An online magazine article - based on the interview with our American guests

However, as an American in Germany those kinds of daily situations can become a real challenge. On January 14th we had the chance to talk to two Americans living in Germany and ask about whatever topic had left us puzzled in our English lessons. It is not seldom that we can’t understand some priorities and values common in the United States. Erica and Kathleen kindly answered all of our questions patiently and tried their best to explain the American mentality and attitude.  We were able to look at the arguments in a new light from an American’s point of view and as they both live in Germany, they understood the reasons for our incomprehension.

Related to the current riots at the capitol we wondered about their first thoughts and reaction the very moment they saw the news. Kathleen told us that she was one of those that didn’t actually expect it to happen. Of course, you’ve noticed the shift in the society but she didn’t want to believe in it as a possible threat and was left in disbelief as she heard the news. Even though Erica already feared that this violent outcome was a possibility, she was shocked too. Then there was disgust, she said. Erica seemed disappointed and angry when she talked about the current US at its breaking point hitting rock bottom on January 6th.

In that context they also mentioned, that they don’t feel represented by the government and don’t really identify with any party. They would always try to take position in the middle, but it wouldn’t work. They wish for more parties with an actual influence in the election and express their doubts about the two-party system.

Later on, when we asked them about the election time specifically, Erica described it as a trail race. You have to jump over obstacles and dodge everything that’s thrown at you. You’d think: “OMG I’m gonna turn in my passport and at the end everyone is exhausted and wondered why they’ve done it” The Election process is long and our two guests explain how many people choose not to get emotionally invested in the primaries. At the end there will be only one Democrat and on Republican, so what’s the point in choosing your favourite when you will vote for one of the two anyway?

Talking about the polarised society, we wanted to know, what it might need to unite the people again. At first, the only response was silence. Not because the network wasn’t working or BBB was crashing but because it was a rather tricky question and we were well aware of it. So we waited patiently and after some seconds had passed Erica made an attempt to answer: First „basic human rights and basic human decency”. Then she talked about the influence of media outlets in the US and the way it divides people. There are many local news and it’s hard to have some perspective. In Germany there are local news as well but you usually also access unbiased information or at least you come across news that try to look at a topic from different angles. Erica explained that there are articles that don’t bother to give sources and refuse to distinguish between opinion and facts. “It’s not called opinion, it’s called analysis”. Kathleen points out the important role of early education and schools, which Erica could only agree on. You pick your neighbourhood and thus the school your children will go to. It affects who you talk to and what ethics are conveyed. The neighbourhoods in the US are more divided than in Germany and it has created different areas with different views. It’s more likely to be stuck in your bubble without any exchange with other opinions and only local news that support you in your own beliefs.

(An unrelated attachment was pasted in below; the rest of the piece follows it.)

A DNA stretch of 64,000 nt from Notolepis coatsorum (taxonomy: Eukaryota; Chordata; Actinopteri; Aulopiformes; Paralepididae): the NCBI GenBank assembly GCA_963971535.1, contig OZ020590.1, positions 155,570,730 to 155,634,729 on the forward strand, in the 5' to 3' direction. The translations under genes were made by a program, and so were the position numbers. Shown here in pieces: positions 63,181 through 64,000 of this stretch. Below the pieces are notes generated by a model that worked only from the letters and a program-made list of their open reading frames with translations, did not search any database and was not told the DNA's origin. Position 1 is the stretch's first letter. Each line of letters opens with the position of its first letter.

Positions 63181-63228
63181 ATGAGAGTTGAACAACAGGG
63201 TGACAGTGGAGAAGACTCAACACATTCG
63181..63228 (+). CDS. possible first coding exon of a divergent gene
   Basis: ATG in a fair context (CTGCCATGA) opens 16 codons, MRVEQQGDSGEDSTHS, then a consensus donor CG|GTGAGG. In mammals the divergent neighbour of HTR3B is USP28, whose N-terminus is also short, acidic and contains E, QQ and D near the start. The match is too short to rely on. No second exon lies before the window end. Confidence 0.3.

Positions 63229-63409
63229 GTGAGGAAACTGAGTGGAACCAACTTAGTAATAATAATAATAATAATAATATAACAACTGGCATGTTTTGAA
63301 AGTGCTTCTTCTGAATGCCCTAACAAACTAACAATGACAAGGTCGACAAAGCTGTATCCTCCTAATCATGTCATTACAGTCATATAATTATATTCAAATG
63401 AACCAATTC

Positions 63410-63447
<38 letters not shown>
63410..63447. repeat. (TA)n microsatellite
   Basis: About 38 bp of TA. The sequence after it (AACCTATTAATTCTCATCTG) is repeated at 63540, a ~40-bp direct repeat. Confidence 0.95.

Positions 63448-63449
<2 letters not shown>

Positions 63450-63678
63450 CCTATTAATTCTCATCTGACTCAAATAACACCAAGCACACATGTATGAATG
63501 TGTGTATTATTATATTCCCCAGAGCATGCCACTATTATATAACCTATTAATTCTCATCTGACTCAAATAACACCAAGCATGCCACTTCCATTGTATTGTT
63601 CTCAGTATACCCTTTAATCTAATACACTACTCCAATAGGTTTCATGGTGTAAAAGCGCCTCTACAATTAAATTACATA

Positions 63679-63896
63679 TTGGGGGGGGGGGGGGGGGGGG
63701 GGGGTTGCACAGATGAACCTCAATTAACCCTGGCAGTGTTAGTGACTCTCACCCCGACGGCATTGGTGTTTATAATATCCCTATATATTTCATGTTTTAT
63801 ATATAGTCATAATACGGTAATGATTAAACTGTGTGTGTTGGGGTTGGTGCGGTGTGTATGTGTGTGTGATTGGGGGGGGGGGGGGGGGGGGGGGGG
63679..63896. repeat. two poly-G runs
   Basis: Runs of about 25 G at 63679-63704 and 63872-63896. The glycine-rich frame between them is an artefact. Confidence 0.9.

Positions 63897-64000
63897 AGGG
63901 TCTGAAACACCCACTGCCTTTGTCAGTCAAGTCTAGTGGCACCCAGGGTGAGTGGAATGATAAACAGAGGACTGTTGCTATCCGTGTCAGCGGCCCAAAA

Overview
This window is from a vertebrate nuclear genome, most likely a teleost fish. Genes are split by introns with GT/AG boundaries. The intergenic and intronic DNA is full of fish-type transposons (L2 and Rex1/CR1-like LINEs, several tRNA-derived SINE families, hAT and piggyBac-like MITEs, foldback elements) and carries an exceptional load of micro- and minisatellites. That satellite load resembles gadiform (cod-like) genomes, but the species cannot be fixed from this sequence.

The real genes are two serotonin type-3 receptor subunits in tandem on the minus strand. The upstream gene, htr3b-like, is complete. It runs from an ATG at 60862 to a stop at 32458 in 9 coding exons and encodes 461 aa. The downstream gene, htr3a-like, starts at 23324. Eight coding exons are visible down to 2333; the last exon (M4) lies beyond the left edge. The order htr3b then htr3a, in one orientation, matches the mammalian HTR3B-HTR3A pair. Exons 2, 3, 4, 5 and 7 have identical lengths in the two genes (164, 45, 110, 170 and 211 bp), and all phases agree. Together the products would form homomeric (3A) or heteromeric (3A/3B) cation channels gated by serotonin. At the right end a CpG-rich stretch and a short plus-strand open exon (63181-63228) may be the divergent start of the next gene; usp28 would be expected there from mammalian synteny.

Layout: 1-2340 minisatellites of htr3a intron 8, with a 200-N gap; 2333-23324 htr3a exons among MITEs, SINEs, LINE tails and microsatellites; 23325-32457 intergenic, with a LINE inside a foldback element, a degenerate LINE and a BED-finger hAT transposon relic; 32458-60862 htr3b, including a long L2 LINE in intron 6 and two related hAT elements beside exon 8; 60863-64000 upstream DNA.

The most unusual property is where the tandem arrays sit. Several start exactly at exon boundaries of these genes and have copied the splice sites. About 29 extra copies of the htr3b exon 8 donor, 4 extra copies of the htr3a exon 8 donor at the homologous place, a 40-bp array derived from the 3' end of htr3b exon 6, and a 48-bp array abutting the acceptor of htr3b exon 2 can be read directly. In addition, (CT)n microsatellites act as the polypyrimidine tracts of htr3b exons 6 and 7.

America has always been divided and something that has kept all of them together is the pride to be there together. At least that’s the way our two guests tried to explain the whole concept of patriotism. For a German it’s hard to understand this feeling of identity based on the country you live in. Maybe, Germans haven’t given themselves permission to be patriotic, Erica said, and it’s hard to describe a feeling that you’ve never felt before. In the US you identify as a part of a whole and according to Kathleen you usually don’t experience it as a negative thing. Up until she was around 20 years, she didn’t question it at all. It’s hard to find common ground in such a big and diverse society like the American one and to look at patriotism as a way to unite this divided society is simple.

We continued talking about the American mindset and how it’s connected to current topics. Compared to the riots at the Capitol and the presidential election, gun laws and health care have been less in the focus of public debate lately. They are still pretty interesting topics though, especially because the Germans’ perspective is evident. It’s hard to understand why you would refuse a secure health insurance and it’s even more confusing to look at all the reasons behind the lack of gun control. Kathleen and Erica both told us little anecdotes and added their thoughts on why other Americans might not agree with their opinion.

The conversation carried on and we still had quite a few questions left. But we had already surpassed the time limit we had set before and every now and then you would catch a glimpse on strand of hair lurking next to mommy. Before we all said goodbye, our two guests gave an outlook for the future concerning Biden’s presidency and what’s to come. I am hopeful, Erica said. People can’t deny that those flaws exist but as the problems are exposed, you can start working on them.

(Katharina Thrum. J2)


(Der Text basiert auf einem Interview mit zwei Amerikanerinnen, durchgeführt eine Woche nach dem Sturm auf das Kapitol)